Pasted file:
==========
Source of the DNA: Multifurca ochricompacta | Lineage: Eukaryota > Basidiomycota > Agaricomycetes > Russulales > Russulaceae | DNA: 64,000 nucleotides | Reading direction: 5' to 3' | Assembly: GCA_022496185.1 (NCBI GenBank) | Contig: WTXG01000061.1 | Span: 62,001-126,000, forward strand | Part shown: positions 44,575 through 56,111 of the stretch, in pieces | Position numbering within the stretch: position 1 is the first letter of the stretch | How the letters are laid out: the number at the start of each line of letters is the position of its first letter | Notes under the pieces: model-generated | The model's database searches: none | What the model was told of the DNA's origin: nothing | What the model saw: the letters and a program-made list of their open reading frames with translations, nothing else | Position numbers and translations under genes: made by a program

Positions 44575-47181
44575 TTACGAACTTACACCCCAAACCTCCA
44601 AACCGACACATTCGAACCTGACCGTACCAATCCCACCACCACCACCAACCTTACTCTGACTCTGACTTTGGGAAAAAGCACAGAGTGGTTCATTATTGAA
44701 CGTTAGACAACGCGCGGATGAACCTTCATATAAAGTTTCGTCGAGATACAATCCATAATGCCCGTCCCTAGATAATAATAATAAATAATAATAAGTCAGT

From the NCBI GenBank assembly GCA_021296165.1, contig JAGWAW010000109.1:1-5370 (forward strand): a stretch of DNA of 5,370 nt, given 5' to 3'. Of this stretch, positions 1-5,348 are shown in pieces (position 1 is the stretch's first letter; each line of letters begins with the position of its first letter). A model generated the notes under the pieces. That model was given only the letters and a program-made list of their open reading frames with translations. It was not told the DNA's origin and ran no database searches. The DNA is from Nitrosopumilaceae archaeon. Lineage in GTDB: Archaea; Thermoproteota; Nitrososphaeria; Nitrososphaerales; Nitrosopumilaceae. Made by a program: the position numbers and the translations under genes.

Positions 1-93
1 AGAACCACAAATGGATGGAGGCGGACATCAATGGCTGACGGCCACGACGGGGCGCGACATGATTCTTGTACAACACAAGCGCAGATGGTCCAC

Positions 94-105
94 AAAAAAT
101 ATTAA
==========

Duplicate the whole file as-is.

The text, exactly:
Source of the DNA: Multifurca ochricompacta | Lineage: Eukaryota > Basidiomycota > Agaricomycetes > Russulales > Russulaceae | DNA: 64,000 nucleotides | Reading direction: 5' to 3' | Assembly: GCA_022496185.1 (NCBI GenBank) | Contig: WTXG01000061.1 | Span: 62,001-126,000, forward strand | Part shown: positions 44,575 through 56,111 of the stretch, in pieces | Position numbering within the stretch: position 1 is the first letter of the stretch | How the letters are laid out: the number at the start of each line of letters is the position of its first letter | Notes under the pieces: model-generated | The model's database searches: none | What the model was told of the DNA's origin: nothing | What the model saw: the letters and a program-made list of their open reading frames with translations, nothing else | Position numbers and translations under genes: made by a program

Positions 44575-47181
44575 TTACGAACTTACACCCCAAACCTCCA
44601 AACCGACACATTCGAACCTGACCGTACCAATCCCACCACCACCACCAACCTTACTCTGACTCTGACTTTGGGAAAAAGCACAGAGTGGTTCATTATTGAA
44701 CGTTAGACAACGCGCGGATGAACCTTCATATAAAGTTTCGTCGAGATACAATCCATAATGCCCGTCCCTAGATAATAATAATAAATAATAATAAGTCAGT

From the NCBI GenBank assembly GCA_021296165.1, contig JAGWAW010000109.1:1-5370 (forward strand): a stretch of DNA of 5,370 nt, given 5' to 3'. Of this stretch, positions 1-5,348 are shown in pieces (position 1 is the stretch's first letter; each line of letters begins with the position of its first letter). A model generated the notes under the pieces. That model was given only the letters and a program-made list of their open reading frames with translations. It was not told the DNA's origin and ran no database searches. The DNA is from Nitrosopumilaceae archaeon. Lineage in GTDB: Archaea; Thermoproteota; Nitrososphaeria; Nitrososphaerales; Nitrosopumilaceae. Made by a program: the position numbers and the translations under genes.

Positions 1-93
1 AGAACCACAAATGGATGGAGGCGGACATCAATGGCTGACGGCCACGACGGGGCGCGACATGATTCTTGTACAACACAAGCGCAGATGGTCCAC

Positions 94-105
94 AAAAAAT
101 ATTAA